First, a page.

Stepping into the darkness, he lit the fuse.
Fighting the urge to keep looking over his shoulder, he walked steadily along the cobblestoned lane. The last streetlight disappeared behind him, and he had yet to see so much as the gleam of a torch in any of the buildings he passed. “Funny place to put an inn,” he muttered.
Abruptly he emerged into a large, echoing courtyard. The faint skyglow, the light of the city’s heart reflecting off the clouds, silhouetted the hulking shapes of dark buildings, crouched like huge sleeping animals all around the open space. Several streets met in the courtyard, spots of deeper blackness like gaping mouths. But where was the inn?
Kriss pulled his tiny flash out of the backpack pocket and switched it on. Its small circle of light showed him nothing but blank windows, sagging roofs and peeling plaster. Then something creaked off to his right, and he spun.
In front of a boarded-up wooden building with a toppled chimney and sway-backed roof hung a lopsided sign, swinging from a tall pole in the strengthening wind. Kriss walked closer and stilled it with one hand. His light shone on a red horse prancing across a green background. Faded gold letters spelled out, “Red Horse Inn.” He stared at it. No wonder Zendra had been puzzled by his interest.
“Not very lively, is it?” a shout rang across the courtyard, and in the same instant a brilliant light pinned him to the pavement. He turned toward it, raising his hand to shield his eyes from the painful glare. He could see nothing else.
“Who are you?” he shouted back.
“The one you came to see.” Echoes chased around the ring of deserted buildings.
Kriss wondered if Vorlick would reply to that, but if the other man was nearby he wasn’t revealing himself yet.
“You have the artifact?” Salazar continued.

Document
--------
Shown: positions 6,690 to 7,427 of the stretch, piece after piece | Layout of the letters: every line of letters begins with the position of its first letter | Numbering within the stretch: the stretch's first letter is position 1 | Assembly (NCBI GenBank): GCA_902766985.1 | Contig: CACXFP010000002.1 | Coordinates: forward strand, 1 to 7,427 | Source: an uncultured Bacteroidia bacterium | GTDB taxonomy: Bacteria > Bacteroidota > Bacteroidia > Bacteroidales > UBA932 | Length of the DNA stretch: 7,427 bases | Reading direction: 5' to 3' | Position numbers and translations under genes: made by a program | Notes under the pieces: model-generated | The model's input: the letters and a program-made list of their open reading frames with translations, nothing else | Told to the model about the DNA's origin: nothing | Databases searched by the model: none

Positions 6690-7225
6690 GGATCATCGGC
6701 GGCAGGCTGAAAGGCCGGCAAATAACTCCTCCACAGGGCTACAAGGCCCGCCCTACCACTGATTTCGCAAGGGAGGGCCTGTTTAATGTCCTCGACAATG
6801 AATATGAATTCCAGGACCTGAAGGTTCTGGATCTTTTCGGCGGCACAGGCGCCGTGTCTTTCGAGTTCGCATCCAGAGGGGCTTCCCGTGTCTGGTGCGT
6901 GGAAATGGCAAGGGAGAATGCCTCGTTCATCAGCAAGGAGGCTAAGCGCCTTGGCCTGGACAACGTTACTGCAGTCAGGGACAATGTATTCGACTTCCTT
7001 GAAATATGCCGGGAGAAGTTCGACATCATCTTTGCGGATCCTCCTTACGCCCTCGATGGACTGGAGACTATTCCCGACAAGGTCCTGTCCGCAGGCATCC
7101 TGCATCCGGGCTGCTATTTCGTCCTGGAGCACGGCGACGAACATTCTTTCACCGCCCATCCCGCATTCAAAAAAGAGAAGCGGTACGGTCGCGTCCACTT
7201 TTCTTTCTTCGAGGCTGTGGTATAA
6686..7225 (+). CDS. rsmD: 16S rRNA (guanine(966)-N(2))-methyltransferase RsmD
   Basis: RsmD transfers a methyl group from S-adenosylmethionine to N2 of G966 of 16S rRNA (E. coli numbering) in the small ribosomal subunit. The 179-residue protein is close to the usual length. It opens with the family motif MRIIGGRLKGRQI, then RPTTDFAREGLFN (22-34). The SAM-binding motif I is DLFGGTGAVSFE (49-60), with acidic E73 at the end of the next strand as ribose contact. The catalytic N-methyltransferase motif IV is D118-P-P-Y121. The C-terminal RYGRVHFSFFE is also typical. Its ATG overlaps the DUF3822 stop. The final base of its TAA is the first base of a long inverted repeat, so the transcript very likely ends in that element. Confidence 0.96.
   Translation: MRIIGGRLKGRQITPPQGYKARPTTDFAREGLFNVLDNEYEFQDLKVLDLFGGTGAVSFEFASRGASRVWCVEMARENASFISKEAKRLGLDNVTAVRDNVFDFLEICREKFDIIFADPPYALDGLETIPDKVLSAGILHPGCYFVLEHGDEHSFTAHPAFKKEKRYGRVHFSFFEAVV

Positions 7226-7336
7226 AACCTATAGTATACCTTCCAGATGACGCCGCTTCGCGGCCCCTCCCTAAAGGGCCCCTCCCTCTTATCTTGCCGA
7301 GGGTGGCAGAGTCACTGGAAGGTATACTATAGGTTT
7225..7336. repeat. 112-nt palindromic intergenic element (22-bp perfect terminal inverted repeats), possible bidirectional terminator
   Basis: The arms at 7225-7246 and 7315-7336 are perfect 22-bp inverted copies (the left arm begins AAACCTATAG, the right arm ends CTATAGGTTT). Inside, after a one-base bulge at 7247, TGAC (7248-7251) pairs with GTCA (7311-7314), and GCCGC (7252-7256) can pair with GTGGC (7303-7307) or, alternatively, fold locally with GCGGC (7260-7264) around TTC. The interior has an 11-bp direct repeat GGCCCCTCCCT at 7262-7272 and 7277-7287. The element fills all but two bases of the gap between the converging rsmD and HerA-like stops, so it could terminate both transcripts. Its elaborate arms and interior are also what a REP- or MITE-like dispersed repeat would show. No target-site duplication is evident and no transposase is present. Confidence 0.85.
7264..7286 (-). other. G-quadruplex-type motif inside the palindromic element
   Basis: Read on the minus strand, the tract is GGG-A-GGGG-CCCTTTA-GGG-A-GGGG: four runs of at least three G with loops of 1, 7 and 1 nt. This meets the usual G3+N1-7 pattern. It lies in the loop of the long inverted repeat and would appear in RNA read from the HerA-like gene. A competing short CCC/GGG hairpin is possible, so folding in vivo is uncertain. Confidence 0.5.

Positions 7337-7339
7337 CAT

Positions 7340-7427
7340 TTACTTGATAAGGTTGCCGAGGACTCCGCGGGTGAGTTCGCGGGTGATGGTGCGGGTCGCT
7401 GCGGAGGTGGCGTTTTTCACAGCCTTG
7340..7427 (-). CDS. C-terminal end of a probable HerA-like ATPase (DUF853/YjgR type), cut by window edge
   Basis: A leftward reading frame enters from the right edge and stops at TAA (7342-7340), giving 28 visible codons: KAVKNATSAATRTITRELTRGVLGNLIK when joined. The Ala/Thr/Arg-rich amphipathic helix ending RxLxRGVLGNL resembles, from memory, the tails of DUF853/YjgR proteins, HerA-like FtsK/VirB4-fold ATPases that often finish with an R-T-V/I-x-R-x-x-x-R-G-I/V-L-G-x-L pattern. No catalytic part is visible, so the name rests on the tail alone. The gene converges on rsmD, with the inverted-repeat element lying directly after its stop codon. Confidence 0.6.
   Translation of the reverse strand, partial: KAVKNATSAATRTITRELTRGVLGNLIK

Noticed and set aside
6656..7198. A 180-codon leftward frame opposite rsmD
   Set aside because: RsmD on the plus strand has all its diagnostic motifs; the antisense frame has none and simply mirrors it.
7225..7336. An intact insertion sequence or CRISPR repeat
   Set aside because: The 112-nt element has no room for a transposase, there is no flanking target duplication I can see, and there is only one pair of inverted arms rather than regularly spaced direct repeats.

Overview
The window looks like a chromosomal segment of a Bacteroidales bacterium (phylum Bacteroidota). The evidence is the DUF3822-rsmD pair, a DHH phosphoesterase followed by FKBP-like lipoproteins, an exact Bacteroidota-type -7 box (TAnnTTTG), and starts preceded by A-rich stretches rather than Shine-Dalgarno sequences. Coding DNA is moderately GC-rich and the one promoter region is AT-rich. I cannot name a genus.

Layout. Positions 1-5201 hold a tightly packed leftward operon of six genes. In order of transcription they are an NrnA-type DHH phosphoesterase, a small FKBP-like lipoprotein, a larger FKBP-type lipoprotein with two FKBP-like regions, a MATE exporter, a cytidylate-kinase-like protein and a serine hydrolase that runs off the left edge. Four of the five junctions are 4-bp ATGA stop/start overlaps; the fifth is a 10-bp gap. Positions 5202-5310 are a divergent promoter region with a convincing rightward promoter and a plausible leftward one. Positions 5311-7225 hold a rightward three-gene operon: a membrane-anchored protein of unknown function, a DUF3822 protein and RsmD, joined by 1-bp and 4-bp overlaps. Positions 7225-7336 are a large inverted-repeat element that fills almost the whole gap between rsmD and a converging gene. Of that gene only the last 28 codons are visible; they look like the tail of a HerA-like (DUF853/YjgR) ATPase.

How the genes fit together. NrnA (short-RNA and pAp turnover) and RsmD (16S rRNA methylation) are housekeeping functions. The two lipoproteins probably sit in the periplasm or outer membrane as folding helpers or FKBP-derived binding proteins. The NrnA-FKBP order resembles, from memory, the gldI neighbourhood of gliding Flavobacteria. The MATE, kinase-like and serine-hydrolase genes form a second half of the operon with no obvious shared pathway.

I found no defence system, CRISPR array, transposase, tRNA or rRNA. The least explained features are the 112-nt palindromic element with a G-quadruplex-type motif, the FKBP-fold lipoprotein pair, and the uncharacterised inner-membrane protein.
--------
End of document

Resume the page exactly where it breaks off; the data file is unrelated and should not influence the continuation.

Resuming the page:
“Do you have Tevera?” Kriss countered.
“Let me see her!”
The spotlight swung down, out of his eyes, so that he stood in a long oval pool of light, and for the first time he could see a shadowy group of figures standing behind it. Someone switched on a flashlight, and there stood Tevera, held at gunpoint by a grim-faced man. Kriss’s heart kicked once, painfully, at the sight. “Tevera? Are you—”
“I’m all right,” she called. “They haven’t hurt me.”
“And I’ll have no reason to, if you’ve brought me the artifact,” Salazar interjected. “So. I’ve shown you your girl.” The spotlight swung up, blinding Kriss once more. “Now show me the artifact.”
Rigel, where are you? Slowly Kriss slipped out of the backpack’s straps and held it up. “It’s in here.”
The remembered image of Tevera at gunpoint froze Kriss in place. His stomach churned. I’ve ruined everything by trying to protect myself. The Family isn’t there, Vorlick isn’t here, and as soon as Salazar sees I haven’t really brought the touchlyre, he’ll kill Tevera…
Acid burned the back of his throat. He felt like throwing up. He didn’t move…couldn’t move.
“I’m out of patience!” Salazar snapped.
But then another voice rang out from a dark alley by the inn, behind Kriss and off to his right. “So am I,” said the cold voice of Carl Vorlick. “How interesting to meet you here, Salazar. How unfortunate you have gone to all this effort for nothing. The artifact is mine.”
“Vorlick?” Salazar sounded incredulous, then angry. “I made a deal with the boy!”
“So did I. I wonder how he intends to keep both? Well, Kriss?”
Despite the chill wind, Kriss felt a single drop of sweat roll down his face. “I’m sorry, Mr. Vorlick. Salazar kidnapped a friend of mine. He said if I didn’t give him the touchlyre—”
“The threat is real, boy. Give me the artifact or the girl dies in front of you.” The spotlight angled down again, showing him Tevera. The man guarding her now had his brawny forearm across her neck and the gun pointed at her left temple.
“Kill her and you’ll never get it!” Kriss ripped open the backpack and turned it over, dumping the blanket out on the ground. “It’s still hidden, Salazar!”
“Hidden? Hidden in Andru’s! Do you really think the locks of a second-rate inn can keep me out? You had your chance, boy. Now your girl dies, and you die, and I’ll still have the artifact!”
“Is that true, Mr. Vorlick?” Kriss yelled in the direction of that other voice. “Are you going to let him have your prize?”
“Don’t look for help from him, boy,” Salazar shouted. “He’s already killed your parents!”
The words hit Kriss like a punch to the stomach. Vorlick? Vorlick killed my parents?
He wanted to deny it, but it made sense…such horrible, horrible sense. His parents’ mysterious, wealthy patron could as easily have been Vorlick as Salazar—more easily, since Vorlick had wealth and power even Salazar couldn’t match, according to Captain Nicora. If they had found out what kind of man Vorlick really was and tried to run…